Students will make art using the impressions/rubbings and textures made by the soles of their shoes.
- Using texture, the student will create imaginary monsters.
- Students will also learn about the African American inventor Jan Earnst Matzeliger
What You Need:
- 9×12 white drawing paper
- large sheet of craft paper
- oil pastels
What You Do:
- Begin with a short discussion on texture. (what is texture?)
- Students will make a texture rubbing of the bottom of their shoe.
- Next, add details to the rubbing to create a monster. (add eyes, arms, legs, teeth, horns, etc…)
- Cut out the monsters, being careful not to cut off details that were added.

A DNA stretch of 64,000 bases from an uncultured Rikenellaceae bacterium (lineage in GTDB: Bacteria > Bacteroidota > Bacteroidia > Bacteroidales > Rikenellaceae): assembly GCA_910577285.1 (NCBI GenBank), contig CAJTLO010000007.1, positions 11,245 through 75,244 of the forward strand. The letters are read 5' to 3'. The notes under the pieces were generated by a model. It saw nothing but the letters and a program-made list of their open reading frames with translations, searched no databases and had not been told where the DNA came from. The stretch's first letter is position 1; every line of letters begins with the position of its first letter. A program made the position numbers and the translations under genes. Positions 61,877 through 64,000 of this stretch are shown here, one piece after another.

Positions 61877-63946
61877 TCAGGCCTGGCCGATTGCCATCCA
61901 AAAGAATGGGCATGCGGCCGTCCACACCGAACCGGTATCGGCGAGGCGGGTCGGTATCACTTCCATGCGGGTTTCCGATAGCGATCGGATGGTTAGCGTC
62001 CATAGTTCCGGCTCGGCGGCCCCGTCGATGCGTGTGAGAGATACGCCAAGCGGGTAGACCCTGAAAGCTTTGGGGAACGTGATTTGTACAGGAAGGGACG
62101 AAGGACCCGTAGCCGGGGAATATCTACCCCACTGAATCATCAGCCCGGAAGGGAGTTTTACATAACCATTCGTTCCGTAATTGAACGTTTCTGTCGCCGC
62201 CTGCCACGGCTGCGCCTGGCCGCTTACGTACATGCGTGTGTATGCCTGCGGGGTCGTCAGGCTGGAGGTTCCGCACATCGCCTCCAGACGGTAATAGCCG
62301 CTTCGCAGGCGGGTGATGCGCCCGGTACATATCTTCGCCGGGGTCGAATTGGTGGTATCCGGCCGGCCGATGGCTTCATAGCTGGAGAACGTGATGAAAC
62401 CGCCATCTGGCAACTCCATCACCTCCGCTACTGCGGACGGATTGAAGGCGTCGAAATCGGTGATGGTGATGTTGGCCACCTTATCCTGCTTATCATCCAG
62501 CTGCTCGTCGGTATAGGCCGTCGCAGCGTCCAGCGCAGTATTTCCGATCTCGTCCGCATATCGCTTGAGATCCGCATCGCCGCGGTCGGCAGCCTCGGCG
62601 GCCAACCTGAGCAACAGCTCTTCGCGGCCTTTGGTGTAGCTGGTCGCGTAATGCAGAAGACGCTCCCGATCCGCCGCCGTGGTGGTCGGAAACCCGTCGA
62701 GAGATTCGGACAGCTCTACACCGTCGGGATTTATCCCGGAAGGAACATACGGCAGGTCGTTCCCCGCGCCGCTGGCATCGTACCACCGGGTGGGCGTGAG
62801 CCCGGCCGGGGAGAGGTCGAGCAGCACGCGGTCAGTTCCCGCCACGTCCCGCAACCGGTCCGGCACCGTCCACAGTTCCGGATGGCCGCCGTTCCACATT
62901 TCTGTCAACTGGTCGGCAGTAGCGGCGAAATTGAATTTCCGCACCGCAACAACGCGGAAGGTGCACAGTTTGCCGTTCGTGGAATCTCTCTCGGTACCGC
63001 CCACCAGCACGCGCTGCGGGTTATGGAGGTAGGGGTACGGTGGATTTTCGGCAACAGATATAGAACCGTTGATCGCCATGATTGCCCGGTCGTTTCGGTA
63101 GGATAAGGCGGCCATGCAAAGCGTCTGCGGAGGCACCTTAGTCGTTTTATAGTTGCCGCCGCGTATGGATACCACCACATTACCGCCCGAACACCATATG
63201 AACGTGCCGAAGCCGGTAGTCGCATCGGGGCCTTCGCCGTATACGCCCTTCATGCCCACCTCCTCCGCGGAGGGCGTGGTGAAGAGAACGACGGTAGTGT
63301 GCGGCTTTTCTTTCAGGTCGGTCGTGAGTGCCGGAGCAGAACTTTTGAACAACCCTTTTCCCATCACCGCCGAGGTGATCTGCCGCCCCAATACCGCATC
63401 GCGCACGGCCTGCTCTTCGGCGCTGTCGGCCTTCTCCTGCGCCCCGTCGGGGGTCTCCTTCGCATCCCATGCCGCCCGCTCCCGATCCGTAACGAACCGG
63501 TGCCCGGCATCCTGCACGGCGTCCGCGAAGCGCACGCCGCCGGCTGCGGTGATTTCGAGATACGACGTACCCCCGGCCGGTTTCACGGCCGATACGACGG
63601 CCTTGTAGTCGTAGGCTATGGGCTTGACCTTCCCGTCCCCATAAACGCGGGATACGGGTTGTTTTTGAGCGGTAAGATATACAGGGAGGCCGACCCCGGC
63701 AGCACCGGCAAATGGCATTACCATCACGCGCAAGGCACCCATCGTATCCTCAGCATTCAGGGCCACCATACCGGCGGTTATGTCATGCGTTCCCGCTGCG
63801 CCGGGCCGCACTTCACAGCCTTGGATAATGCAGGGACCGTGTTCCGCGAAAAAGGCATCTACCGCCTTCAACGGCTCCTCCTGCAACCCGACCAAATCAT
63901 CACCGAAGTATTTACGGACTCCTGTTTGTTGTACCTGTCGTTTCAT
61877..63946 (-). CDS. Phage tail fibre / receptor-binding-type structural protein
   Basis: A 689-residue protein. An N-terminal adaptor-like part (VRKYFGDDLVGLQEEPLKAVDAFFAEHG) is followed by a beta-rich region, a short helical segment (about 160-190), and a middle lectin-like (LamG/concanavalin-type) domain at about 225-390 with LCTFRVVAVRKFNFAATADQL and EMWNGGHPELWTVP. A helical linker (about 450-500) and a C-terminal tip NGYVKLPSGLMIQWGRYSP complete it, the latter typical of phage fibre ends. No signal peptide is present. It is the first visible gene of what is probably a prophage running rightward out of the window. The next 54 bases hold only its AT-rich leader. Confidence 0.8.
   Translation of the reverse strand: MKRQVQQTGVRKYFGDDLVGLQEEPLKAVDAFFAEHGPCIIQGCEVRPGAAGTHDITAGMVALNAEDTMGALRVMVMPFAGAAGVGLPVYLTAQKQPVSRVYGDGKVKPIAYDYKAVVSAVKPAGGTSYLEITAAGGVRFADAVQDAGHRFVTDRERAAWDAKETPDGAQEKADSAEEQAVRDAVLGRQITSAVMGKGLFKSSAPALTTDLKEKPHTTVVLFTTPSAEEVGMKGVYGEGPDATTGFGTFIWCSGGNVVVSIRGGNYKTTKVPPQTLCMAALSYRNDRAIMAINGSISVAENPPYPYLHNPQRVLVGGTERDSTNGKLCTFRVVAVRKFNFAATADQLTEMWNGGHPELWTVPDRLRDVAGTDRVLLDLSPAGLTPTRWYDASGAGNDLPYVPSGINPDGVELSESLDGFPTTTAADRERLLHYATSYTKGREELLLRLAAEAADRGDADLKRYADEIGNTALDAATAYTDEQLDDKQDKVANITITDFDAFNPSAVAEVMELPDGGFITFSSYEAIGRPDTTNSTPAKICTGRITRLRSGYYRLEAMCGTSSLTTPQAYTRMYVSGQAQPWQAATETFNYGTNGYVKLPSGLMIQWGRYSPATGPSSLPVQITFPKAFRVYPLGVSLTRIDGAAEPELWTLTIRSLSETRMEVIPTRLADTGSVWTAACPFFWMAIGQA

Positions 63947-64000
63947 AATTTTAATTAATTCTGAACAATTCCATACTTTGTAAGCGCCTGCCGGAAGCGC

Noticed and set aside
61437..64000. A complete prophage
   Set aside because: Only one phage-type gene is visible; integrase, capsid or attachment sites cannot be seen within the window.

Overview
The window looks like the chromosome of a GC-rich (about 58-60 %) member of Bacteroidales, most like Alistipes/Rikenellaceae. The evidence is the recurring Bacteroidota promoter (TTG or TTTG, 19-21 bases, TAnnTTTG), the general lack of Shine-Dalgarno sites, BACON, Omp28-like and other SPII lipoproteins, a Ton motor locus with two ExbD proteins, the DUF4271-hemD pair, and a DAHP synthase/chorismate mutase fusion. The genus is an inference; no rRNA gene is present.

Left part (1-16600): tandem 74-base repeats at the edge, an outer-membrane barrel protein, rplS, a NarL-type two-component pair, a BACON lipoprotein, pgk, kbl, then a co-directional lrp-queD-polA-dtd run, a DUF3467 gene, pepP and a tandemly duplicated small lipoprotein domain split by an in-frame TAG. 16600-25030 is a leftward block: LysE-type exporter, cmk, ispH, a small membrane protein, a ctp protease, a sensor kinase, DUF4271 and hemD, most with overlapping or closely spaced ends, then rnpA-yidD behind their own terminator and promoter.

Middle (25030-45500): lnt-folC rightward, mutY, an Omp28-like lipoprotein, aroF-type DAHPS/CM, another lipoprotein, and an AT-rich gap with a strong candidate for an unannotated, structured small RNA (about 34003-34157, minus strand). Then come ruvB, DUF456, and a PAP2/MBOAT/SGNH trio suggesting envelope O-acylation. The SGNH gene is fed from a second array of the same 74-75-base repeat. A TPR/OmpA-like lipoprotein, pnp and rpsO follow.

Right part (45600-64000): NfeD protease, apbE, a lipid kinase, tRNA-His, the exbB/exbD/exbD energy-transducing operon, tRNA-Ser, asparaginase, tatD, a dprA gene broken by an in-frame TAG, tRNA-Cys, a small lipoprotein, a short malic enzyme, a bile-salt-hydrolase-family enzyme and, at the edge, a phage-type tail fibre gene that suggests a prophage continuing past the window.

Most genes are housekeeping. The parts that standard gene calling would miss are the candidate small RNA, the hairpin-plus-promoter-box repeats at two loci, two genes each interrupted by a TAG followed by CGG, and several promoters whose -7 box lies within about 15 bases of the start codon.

- Divide class into at least two groups. Student’s will now create an environment for their monsters.
- Glue monsters to large piece of craft paper.
- Use oil crayons to complete the monsters’ world. (regular crayons can be substituted)
I displayed these murals in the hallways. My students and I really enjoyed this project.
One Step Further: (From Debi London)
I added a Multi Cultural twist to this project for African American Heritage Month and had children create prints, (using multicultural tempera paints).Paint the soles of the shoes and print on white paper.
- Cut the shoe prints out and glue on to white paper in an action scene.
- The children could paint or color a background scene depending upon how much time is available.
- Perhaps the children could be rollerblading, walking to school, etc…
Research the African-American inventor, Jan Matzeliger – who invented the shoe-lasting machine. The “shoe-lasting” machine would automatically stitch the leather of the shoe to the sole. This invention was very important because it lowered the cost to both the manufacturer and the customer.
Image courtesy of Southfield Christian School